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Kilogram question weighs on world

In the 120 years since cylinders were first used as standards, scientists have lost their grip on what the measure means.

April 17, 2008|Jia-Rui Chong | Times Staff Writer

GAITHERSBURG, MD. — Forty feet underground, secured in a temperature- and humidity-controlled vault here, lies Kilogram No. 20.

It's an espresso-shot-sized, platinum-iridium cylinder that is the perfect embodiment of the kilogram -- almost perfect.

In the more than a century since No. 20 and dozens of other exact copies were crafted in France to serve as the world's standards of the kilogram, their masses have been mysteriously drifting apart.

The difference is on average about 50 micrograms -- about the weight of a grain of fine salt. But the ramifications have rippled through the world of precision physics, which uses the kilogram as the basis for a host of standard measures, including force of gravity, the ampere and Planck's constant -- the omnipresent figure of quantum mechanics.

In essence, no one really knows today what a kilogram is.

"How do I trust what I have?" asked Zeina Jabbour, the physicist at the National Institute of Standards and Technology, or NIST, in charge of maintaining No. 20, the official U.S. kilogram.

The kilogram crisis has kicked off an international race to redefine the measure. Instead of using an object, scientists are searching for some property of nature or scientific constant, such as the vibrations of a cesium atom now used to define a second.

The kilogram is the last of seven base units in the International System of Units that is still based on a physical object, a remnant of the era before relativity and quantum mechanics transformed our understanding of the universe.

"The real problem is, people in other areas of science don't want to measure, say, fundamental constants with respect to this artifact made in the 19th century," said Richard Davis, head of the mass section at the International Bureau of Weights and Measures in France.

Besides, Jabbour added: "You could drop it."

In fact, at least six copies of the kilogram have been lost or damaged over the years from war, clumsiness or other reasons.

Two ideas have emerged as the leading contenders to redefine the kilogram. One involves counting the trillion trillion atoms in the most perfect silicon sphere ever made. The other attempts to measure the electrical current necessary to balance a one kilogram weight against Earth's gravity.

Serious complications ensnare both approaches.

"We're running into the wall of measurement," said Richard Steiner, the physicist heading NIST's effort to define a new kilogram.

In the 18th century, hundreds of thousands of different weights and measures were in use around the world. The French alone employed about 250,000 different units of measure.

The Enlightenment and the French Revolution spurred the idea of standardization, said Ken Alder, a historian at Northwestern University in Evanston, Ill. People could only be free if they could calculate for themselves the weight and cost of things they bought, philosophers reasoned.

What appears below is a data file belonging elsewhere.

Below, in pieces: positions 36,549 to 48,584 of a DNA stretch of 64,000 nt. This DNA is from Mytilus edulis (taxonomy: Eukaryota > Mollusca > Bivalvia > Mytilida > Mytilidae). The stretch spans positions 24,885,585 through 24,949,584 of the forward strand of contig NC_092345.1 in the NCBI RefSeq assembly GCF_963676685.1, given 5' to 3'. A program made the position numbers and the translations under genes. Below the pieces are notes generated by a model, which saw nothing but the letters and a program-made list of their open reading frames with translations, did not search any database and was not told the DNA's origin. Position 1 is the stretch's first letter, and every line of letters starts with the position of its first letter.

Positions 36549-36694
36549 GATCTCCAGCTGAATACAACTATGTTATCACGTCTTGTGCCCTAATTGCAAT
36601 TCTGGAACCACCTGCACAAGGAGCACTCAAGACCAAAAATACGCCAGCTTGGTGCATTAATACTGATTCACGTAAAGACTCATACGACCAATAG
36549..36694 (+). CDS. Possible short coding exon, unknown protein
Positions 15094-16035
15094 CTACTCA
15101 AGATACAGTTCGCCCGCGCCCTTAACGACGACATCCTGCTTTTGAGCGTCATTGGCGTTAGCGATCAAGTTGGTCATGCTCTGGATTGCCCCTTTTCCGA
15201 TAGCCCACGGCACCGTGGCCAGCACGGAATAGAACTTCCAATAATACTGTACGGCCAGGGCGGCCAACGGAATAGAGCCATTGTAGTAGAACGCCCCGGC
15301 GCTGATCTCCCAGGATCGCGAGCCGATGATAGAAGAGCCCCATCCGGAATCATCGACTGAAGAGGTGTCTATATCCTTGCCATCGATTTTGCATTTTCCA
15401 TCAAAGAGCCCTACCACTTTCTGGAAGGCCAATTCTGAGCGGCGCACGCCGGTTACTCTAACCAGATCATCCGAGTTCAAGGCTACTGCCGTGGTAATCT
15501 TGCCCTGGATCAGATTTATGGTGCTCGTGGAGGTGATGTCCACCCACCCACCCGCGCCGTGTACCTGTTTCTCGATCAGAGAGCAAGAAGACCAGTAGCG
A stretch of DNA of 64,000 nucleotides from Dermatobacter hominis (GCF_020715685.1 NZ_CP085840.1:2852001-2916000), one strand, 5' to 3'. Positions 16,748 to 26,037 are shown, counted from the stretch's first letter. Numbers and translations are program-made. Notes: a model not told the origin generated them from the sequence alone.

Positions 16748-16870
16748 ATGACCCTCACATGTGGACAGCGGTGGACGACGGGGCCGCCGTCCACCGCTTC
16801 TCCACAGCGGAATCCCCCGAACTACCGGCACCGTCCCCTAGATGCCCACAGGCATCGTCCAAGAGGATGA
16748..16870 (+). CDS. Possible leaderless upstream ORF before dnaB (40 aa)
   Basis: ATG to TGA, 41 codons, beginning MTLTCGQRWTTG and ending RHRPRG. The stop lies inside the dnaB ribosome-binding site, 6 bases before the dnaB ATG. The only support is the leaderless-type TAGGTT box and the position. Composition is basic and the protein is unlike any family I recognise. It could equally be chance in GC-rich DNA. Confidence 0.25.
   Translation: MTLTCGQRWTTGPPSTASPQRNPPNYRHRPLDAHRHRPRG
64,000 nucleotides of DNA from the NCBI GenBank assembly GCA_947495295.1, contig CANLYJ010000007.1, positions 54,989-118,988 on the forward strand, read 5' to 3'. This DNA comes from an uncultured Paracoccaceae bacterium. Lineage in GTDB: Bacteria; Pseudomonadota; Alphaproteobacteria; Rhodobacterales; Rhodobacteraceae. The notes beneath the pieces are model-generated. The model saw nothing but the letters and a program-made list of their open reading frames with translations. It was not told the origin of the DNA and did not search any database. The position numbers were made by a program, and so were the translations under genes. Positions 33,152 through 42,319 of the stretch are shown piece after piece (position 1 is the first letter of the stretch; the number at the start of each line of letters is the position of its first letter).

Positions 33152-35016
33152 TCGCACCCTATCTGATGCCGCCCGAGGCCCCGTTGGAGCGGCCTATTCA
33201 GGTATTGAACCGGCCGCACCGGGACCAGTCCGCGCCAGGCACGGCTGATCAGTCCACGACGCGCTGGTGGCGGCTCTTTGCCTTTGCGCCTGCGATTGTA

The French government created the kilogram in 1795, defining it as the mass of a liter of distilled water at the temperature of melting ice. A century later, the Treaty of the Meter established the kilogram as an international standard.

The foundation of the standard was a cylindrical ingot of 90% platinum and 10% iridium created in 1878 that became known as Le Grand K, or more officially the International Prototype. Forty copies were made and distributed a decade later to governments around the world. Another 50 were made later.

These 90 copies serve as national standards, used to calibrate working weights in science and industry.

About every 50 years, the national prototypes are returned to the headquarters of the International Bureau of Weights and Measures in Sevres, France, to be compared with the International Prototype. During the first major comparison about 1950, scientists noticed discrepancies between the average masses of Le Grand K and its copies. They were concerned but could not discern a trend.

Science was already grappling with inconsistencies in other units and was trying to replace the pieces of metal and other artifacts that delineated the old world. The meter, for example, was changed in 1960 from two scratches on a platinum-iridium bar to a certain number of wavelengths of light emitted from a particular kind of krypton. In 1983, it was changed again to the distance traveled by light in a specific fraction of a second.

At the last major kilogram comparison done in and around 1990, some copies had gained as much as 132 micrograms. A few had lost up to 665 micrograms. The United States' No. 20 was 18 micrograms heavier.

There was no way to tell which was changing: Le Grand K, its copies or both.

Perhaps the platinum in the cylinders was sopping up mercury from the atmosphere. Maybe dissolved gas was escaping from the cylinders. One idea was that cleaning the cylinders with distilled water and ether had altered their weights.

"Nobody has a really good idea why," said Davis of the International Bureau of Weights and Measures. "It's all speculation."

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